When I heard that Gluten Free Works were encouraging bloggers to contribute recipes for Halloween/Fall it set me to thinking about some apples that I needed to use up. They had been given to me by a fellow gluten free friend on a recent visit and I wanted to do something with them other than make crumble.
I have an apple cake recipe that I always use but I wanted to try making smaller cakes, spiced with the flavours that invoke thoughts of Christmas/Thanksgiving and the warm flavours that we love to wrap ourselves in as the weather turns colder.
I have only recently discovered that my pressure cooker is the best thing to use when wanting to make apple puree. Normally I would peel and chop them, pop them all in a saucepan with a splash of water and just simmer them for 15-20 minutes. This is long enough for them to soften up so that I can mash them or puree them depending on the consistency that I want.
However if I want puree I now find it quicker to fill the pressure cooker, pop it on for 20 minutes, with the result that I have perfect puree – a one pot solution!
Standard cake making method: cream the butter and the sugar before adding the eggs. I also added the zest of one lemon. If you don’t like coming across bits of the zest in your cake then make sure you use the finest side of your grater!
I sifted my flour and added some salt, mixed spice (cinnamon, nutmeg, ginger, and cloves), some more cinnamon and some freshly grated nutmeg.
I wanted to add a seasonal twist to the cakes, something that would also add texture. We’d recently been to our local woods for an autumn walk and had been delighted to discover a whole load of sweet chestnuts hidden under the thick carpet of scrunchy leaves. Roasted to remove their shells, I decided to grind them down to use them in a similar way to ground almonds and fold them through the mixture.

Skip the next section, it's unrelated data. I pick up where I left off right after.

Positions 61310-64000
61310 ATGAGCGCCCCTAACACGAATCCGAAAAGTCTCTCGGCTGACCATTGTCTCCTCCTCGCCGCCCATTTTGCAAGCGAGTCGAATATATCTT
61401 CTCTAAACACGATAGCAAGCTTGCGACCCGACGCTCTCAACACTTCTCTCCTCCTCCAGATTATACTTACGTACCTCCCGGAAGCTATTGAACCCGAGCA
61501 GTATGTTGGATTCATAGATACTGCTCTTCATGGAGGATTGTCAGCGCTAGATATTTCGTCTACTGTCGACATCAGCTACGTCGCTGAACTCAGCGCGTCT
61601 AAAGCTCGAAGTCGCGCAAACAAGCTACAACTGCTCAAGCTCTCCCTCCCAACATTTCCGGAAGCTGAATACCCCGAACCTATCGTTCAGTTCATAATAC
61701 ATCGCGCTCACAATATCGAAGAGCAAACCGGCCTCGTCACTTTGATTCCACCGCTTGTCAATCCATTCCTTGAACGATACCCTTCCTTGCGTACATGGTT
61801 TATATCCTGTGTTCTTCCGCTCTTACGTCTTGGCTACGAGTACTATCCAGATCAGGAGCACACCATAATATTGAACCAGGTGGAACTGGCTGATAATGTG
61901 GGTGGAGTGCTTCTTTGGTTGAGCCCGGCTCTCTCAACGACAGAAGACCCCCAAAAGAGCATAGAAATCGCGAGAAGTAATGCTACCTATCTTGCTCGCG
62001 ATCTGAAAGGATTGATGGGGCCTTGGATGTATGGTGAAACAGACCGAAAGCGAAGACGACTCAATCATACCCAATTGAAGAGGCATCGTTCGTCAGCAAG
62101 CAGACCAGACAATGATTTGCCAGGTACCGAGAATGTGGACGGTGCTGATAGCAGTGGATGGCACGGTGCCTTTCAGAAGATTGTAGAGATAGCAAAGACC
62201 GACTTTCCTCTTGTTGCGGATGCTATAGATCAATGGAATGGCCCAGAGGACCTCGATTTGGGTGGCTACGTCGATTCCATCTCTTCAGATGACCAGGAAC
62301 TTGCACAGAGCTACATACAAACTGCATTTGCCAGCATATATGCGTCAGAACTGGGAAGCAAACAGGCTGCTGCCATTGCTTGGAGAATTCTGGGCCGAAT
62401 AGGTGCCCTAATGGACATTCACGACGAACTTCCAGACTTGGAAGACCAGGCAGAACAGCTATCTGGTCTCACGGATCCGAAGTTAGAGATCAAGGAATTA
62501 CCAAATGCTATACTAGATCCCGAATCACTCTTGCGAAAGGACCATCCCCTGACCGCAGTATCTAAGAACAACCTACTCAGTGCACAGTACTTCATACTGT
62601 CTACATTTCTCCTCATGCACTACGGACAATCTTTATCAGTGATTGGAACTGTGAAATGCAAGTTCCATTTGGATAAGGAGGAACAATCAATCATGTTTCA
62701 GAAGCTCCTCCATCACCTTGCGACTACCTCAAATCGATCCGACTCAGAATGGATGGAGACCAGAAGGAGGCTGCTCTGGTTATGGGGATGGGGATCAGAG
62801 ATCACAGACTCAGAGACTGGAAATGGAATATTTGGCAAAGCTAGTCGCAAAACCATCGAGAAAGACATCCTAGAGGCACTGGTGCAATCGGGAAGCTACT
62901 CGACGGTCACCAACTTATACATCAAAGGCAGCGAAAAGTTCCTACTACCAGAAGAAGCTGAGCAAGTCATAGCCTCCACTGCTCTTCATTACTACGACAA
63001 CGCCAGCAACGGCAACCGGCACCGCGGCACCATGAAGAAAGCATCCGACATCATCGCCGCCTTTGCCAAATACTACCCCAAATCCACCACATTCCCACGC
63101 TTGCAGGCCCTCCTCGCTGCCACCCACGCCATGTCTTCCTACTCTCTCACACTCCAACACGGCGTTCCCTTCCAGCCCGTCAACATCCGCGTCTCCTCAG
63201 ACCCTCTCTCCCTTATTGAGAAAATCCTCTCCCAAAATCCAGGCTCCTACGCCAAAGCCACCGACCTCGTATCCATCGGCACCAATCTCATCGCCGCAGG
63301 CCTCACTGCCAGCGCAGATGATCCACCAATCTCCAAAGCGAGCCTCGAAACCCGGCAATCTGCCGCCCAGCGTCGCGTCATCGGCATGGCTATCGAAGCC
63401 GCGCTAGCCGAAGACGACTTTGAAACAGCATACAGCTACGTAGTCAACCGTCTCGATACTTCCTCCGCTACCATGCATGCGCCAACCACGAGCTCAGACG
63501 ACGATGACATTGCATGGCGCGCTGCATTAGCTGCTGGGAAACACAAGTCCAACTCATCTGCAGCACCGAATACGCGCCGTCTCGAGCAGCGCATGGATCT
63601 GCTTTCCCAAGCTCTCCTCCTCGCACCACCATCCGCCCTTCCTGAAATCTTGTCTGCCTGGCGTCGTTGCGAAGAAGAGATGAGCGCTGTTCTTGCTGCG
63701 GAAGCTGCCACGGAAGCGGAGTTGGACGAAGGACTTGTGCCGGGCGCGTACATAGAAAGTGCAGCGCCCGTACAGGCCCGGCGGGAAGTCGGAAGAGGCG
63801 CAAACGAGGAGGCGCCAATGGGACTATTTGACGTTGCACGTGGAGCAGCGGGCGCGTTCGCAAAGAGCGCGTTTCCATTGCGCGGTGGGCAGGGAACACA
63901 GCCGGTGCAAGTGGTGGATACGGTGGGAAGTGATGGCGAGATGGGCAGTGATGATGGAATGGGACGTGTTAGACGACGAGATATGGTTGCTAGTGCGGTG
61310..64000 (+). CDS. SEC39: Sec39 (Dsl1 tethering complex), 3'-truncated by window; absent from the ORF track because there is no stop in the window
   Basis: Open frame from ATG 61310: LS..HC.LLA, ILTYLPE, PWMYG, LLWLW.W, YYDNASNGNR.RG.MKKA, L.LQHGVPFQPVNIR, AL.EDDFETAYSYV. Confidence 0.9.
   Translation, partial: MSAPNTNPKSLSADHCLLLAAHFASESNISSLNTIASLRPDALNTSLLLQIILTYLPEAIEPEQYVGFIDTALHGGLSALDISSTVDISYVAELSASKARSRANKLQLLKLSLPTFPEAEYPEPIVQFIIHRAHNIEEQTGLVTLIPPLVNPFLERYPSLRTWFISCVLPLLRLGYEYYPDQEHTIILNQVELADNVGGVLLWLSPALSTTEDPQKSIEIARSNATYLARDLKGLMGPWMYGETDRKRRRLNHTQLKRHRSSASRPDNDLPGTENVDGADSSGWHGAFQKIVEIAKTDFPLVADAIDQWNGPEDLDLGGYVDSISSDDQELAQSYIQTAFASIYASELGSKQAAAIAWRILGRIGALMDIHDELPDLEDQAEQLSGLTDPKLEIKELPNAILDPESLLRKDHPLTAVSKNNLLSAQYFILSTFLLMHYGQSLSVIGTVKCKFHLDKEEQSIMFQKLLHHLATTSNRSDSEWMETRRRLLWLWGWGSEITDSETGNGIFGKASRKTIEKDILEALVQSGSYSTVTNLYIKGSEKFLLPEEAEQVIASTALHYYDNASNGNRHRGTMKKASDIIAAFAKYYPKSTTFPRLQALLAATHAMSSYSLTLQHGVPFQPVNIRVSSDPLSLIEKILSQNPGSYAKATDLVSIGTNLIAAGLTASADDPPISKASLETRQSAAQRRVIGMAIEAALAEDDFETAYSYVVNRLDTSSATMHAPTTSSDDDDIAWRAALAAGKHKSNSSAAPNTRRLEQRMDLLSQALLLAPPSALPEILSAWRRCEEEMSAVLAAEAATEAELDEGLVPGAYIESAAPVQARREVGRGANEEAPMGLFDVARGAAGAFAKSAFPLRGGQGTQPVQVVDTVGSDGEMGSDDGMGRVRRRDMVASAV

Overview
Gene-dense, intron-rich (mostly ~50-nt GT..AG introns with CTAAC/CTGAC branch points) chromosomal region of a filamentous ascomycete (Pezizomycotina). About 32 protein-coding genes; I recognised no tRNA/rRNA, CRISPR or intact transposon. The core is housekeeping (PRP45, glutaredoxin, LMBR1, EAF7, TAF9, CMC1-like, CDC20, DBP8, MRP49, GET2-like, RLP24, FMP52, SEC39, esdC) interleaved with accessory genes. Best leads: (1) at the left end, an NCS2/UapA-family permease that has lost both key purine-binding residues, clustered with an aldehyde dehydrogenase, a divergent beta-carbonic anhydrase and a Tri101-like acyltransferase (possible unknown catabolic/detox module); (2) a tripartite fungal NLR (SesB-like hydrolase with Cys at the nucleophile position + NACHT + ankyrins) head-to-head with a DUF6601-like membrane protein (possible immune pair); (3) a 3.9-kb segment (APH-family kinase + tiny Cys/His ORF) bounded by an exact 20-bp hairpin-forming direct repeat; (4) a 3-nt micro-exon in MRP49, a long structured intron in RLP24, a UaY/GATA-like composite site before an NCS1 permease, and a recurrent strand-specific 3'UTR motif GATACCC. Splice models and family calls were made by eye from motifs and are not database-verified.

Finally I added the apple puree. In my first run through I used the same quantity of apple puree as the flour and butter. The cakes were lovely – especially warmed – but I am going to add some more next time. Depending on which gluten free flours you use – either your own mix or a bought mix – will depend on how moist the end result is. I’m sure you’ll have fun experimenting!
A good thing about this recipe, for those of you avoiding gums, is that you don’t need to add any xanthum or guar gum to the mixture.
I had enough mixture to fill 12 muffin cases and 4 mini (silicone) loaf pans. The little loafs were wonderful fresh from the oven, in slices with some butter melting over them. They went too quick to get a photograph!
The cakes were allowed to cool and I decided that I needed a suitable frosting for the top so I made a chocolate buttercream using some sweet chestnut puree (creme de marrons) with just a splash of brandy to pair well with the apple and the chestnuts. Feel free to use your favourite buttercream!
I should warn you that being much more of a tomboy than a girly-girl I can’t ice cakes at all! However, here is a picture of the finished cakes – the last three left that I managed to photograph before my hungry hoards devoured them!
225g unsalted butter, softened
225g caster sugar
zest of 1 lemon
3 large eggs, beaten
225g plain flour*
3 tsp baking powder
1/2 tsp salt
1/4 tsp freshly grated nutmeg
1/2 tsp ground cinnamon
1/2 tsp mixed spice (in England this typically includes cinnamon, nutmeg, ginger, and cloves or allspice)
50g ground chestnuts
225g fresh cooked apples/apple puree**
* Use your favourite gf mix – I’ve used AiA blend, Dove’s Farm, Bob’s Red Mill etc
** You can add anything up to 400g of puree – experiment!
Preheat your oven to 350°F/180°C/160°C fan. Cream the butter and the sugar well then add the lemon zest. Add the beaten egg a little at a time, beating well between each addition. Sift together the flour, salt, cinnamon, nutmeg and mixed spice and fold it in to the mixture.
Fold in the ground chestnuts, then fold in the apple puree. It doesn’t matter if it is not fully incorporated.
This mixture should make approximately 18 muffins. Bake in the preheated oven for about 20 minutes or until well risen, golden and a skewer inserted in the middle comes out clean.